1. Like I do with any reading, before I handed students the actual text, I read the story aloud to the class, as I myself acted it out. The job of the class purely was to listen and to watch me. Any word which they did not know (shown by the words in parentheses), I had writen on the board with English meanings and pointed to them during the story.
  2. I then handed out the story for the class to read silently, as I read it again. This time, I asked if there were any words which they did not know, and then I gave them the meaning.
  3. We did a bit of basic comprehension questions. I did not want to tire students of the story just yet by doing too much circling.
  4. I then told the class that we would be doing Readers Theater and to tell me who they thought in the class would be good actors. This way, the burden was on the class and not on me. We needed four actors. The class was VERY willing to volunteer each other. If a student did not want to act it out, then he/she did not have to.
  5. My props were 2 desks, 2 coffee mugs; a beard and helmet for the barbara puella; a plastic sword and beret for the mater
  6. Once I established who was playing what character, I simply had the actors listen to the story and act it out as I read it aloud slowly in Latin.
  7. If I did not feel like the actors were "emoting" enough, I would call "cut" and give them new stage directions in English for "motivation," i.e., the point was for the play to become incredibly melodramatic so that the audience would be engaged. An example was anytime anyone entered, they had to open a pretend door, walk through it and then slam it (complete with the person saying "SLAM").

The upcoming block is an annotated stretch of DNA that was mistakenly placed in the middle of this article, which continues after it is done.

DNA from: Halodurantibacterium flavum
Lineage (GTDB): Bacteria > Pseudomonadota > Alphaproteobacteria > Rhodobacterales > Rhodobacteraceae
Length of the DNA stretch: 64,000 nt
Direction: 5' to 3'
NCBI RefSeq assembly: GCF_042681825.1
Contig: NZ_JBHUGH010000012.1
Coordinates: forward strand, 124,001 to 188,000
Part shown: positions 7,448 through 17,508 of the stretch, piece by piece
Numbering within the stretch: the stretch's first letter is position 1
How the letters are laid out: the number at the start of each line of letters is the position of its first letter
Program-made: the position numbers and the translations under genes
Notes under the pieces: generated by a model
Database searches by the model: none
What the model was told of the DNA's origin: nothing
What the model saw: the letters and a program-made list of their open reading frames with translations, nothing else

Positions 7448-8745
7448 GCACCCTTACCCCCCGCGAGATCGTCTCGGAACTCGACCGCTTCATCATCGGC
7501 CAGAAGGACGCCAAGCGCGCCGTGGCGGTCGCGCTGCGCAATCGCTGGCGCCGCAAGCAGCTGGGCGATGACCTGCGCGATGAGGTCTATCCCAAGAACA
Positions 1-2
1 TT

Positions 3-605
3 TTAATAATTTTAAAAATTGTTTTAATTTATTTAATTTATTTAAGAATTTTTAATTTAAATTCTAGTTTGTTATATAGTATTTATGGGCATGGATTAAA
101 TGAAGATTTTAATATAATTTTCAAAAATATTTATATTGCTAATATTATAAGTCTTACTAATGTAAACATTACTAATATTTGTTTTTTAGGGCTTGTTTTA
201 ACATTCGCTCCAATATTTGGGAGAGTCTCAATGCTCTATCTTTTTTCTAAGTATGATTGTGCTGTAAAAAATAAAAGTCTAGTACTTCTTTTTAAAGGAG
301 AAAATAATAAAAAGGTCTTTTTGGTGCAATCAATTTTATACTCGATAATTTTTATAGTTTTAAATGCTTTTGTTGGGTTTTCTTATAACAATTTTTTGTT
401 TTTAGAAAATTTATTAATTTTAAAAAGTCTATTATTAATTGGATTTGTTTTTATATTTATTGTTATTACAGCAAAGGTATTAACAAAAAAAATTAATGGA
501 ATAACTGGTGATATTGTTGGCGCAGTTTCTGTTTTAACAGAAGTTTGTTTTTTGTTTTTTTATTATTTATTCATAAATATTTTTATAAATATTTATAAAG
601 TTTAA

8. Following 10-15 minutes of Readers Theater, I did some comprehension questions in Latin, asking "qui erant in Starbucks? quid agebant? quis intravit?" and then I had the class do a timed write of the story.
Observations of Readers Theater
  1. One of my classes absolutely loved it and could not get enough of it. The other class, although they "enjoyed" it, did not seem as engaged, and I actually had a difficult time finding willing participants. This does not mean that it was not a success with that particular class; I just feel like that class was more self-conscious and introverted.
  2. Calling "cut" and asking for students to act out a sentence again lent itself for a natural repetition of the Latin sentence.
  3. In both of the classes, if the students were not pleased with the acting which they were watching, they themselves actually called out "cut" and gave suggestions for what the actor should do.
  4. The props were wonderful and really got the actors engaged.
  5. The visual acting out of the story gave students another level of comprehensibility, as they were able to associate what they heard with a visual representation.
  6. Students were definitely engaged in the activity, as they were watching their peers act out an "over-the-top" story.
  7. It is amazing how 10-15 minutes of Readers Theater can go a LONG way in student language acquisition.
I am definitely doing Readers Theater again!!